All of which is to say that Clinton-hating is deeply embedded in the DNA of the Republican Party, including its leaders. Trump risks nothing with them by making similarly sexist comments and belittling her on the campaign trail.
But the fact is that the Republicans not only could easily live with a Clinton presidency, but they could thrive under it.
The Republicans’ Win-By-Losing Strategy
Backing Trump runs a number of serious risks for the Republicans. Notwithstanding individual polls that pop up occasionally, the odds are still overwhelming that Trump will lose badly in November. If that happens, he is very likely to lose the Senate for the Republicans as well. Even if the Republicans’ gerrymandering of the House preserves their majority there, losing the Senate is an outcome that Republican leaders would most certainly not like.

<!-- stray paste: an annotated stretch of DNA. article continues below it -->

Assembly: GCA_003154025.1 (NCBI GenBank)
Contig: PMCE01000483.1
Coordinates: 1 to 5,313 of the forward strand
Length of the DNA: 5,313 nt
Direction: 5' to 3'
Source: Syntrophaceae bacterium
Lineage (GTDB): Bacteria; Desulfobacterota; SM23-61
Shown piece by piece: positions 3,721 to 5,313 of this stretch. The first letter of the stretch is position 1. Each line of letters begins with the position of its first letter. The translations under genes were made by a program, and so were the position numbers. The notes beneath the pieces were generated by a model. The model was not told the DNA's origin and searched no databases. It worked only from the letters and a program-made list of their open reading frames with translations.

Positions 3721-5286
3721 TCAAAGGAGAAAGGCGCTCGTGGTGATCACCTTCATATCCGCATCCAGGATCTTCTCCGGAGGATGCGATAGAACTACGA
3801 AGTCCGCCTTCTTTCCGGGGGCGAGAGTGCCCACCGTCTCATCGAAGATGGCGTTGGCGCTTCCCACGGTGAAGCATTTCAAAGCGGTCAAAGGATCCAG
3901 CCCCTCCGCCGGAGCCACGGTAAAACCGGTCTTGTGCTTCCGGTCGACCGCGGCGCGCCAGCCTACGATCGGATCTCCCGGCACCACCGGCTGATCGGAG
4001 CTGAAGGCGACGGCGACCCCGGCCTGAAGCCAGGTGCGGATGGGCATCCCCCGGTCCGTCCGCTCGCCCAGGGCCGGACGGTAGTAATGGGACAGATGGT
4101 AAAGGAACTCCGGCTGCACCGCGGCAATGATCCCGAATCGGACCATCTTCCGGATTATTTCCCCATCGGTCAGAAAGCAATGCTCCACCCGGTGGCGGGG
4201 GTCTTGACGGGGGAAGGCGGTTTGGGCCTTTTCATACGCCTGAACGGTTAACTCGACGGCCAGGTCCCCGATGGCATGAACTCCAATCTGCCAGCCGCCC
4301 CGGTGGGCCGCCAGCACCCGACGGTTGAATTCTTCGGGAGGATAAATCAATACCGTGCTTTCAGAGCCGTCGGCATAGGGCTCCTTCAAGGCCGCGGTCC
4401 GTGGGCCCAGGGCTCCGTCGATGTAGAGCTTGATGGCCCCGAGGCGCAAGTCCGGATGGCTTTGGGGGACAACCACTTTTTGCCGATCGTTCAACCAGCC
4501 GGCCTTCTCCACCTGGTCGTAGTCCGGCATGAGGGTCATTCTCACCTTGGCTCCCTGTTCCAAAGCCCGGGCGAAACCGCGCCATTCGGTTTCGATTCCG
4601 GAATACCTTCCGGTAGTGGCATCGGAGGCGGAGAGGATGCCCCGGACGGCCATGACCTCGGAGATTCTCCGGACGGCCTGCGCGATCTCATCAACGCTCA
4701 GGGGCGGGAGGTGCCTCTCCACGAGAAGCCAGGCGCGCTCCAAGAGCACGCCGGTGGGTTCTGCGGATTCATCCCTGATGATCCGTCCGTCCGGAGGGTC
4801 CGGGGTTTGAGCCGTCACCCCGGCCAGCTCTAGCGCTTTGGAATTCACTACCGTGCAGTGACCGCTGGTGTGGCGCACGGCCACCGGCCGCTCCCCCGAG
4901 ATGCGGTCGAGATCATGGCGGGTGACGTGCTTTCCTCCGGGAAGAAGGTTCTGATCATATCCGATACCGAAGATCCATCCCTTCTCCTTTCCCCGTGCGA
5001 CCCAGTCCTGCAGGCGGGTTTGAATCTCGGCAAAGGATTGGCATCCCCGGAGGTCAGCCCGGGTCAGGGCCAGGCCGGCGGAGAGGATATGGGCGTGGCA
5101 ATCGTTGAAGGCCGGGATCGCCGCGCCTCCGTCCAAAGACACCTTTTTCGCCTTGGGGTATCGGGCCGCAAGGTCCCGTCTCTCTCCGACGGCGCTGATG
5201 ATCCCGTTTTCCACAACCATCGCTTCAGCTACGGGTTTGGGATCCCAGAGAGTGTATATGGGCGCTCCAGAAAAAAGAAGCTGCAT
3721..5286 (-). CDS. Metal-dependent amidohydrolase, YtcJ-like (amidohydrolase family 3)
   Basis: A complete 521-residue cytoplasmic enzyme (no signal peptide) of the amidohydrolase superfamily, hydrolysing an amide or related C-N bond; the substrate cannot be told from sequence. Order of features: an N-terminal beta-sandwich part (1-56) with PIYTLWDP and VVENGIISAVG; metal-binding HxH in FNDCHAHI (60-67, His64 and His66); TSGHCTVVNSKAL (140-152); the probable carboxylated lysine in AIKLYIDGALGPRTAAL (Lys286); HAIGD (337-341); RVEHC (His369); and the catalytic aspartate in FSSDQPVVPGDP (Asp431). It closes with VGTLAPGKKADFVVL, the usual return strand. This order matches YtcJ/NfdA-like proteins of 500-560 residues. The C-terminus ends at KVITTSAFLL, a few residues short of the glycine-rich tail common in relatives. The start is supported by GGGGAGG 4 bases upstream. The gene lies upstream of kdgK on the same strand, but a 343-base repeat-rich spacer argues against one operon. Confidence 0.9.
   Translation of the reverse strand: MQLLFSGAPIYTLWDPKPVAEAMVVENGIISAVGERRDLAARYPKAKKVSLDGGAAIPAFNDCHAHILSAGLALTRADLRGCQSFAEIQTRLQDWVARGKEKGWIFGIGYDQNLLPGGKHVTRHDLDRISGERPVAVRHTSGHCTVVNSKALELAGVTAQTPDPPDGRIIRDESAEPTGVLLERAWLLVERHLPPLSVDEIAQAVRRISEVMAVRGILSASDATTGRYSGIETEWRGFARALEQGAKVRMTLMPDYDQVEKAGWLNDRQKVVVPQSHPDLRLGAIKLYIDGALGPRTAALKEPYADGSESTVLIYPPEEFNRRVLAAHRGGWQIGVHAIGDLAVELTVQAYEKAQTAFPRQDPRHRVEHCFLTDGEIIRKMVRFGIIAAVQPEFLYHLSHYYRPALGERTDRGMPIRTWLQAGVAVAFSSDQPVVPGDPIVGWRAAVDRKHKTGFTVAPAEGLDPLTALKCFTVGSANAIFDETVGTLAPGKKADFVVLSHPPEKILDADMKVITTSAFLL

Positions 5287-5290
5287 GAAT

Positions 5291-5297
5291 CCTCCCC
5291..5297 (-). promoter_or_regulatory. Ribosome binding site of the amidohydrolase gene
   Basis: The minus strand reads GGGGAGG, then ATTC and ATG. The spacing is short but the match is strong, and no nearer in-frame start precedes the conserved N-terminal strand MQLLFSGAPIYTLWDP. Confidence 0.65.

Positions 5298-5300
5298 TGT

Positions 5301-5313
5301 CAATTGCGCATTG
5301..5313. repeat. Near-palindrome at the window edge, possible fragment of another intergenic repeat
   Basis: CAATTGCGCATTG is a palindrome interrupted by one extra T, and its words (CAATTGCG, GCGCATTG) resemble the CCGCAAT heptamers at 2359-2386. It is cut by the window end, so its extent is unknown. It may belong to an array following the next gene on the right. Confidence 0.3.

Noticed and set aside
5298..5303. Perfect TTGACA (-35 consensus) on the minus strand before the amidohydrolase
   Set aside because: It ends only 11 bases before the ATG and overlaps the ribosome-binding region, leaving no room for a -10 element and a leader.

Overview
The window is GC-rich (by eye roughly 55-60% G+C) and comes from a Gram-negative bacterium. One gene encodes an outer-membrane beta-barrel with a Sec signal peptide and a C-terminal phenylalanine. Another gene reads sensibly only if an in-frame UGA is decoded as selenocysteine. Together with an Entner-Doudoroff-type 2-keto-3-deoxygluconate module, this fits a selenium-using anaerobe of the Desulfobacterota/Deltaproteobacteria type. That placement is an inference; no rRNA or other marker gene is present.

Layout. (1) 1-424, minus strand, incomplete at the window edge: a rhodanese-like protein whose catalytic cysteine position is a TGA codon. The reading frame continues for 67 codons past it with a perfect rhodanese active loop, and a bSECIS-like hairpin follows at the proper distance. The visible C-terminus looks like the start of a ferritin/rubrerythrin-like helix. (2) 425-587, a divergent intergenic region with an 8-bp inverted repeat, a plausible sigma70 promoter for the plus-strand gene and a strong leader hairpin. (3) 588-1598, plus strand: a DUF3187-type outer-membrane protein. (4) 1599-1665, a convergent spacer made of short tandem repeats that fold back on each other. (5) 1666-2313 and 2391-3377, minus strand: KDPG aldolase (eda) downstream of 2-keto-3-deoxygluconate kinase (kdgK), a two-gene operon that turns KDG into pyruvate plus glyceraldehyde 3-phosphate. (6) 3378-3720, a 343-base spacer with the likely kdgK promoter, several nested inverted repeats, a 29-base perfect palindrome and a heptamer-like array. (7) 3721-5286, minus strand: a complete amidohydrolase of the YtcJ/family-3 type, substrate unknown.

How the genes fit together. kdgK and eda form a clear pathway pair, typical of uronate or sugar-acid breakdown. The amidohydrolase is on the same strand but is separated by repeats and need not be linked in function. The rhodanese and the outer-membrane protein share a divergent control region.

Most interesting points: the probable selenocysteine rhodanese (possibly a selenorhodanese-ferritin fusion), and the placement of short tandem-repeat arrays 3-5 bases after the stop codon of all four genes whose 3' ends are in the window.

As the recently completed Supreme Court term has reminded Republicans (and everyone else), there is a lot at stake in the next few years as one, two, three, or even four seats on the Court will need to be filled.
If Republicans really want to prevent the damage (from their perspective) that would result from a Democratic Senate majority voting Clinton’s nominees onto the Court, they should do what they can to preserve their control of the Senate. And the best way to do that—especially because so many vulnerable Republicans are running in blue states—is to break definitively with Trump.
The Republicans, who would in this scenario continue to control both the House and the Senate, could also block virtually every other big thing that Clinton could propose during her term. As George Will put it when announcing his departure from the Republican Party last week, Republicans should “grit their teeth” under Clinton and run strongly against her in 2020.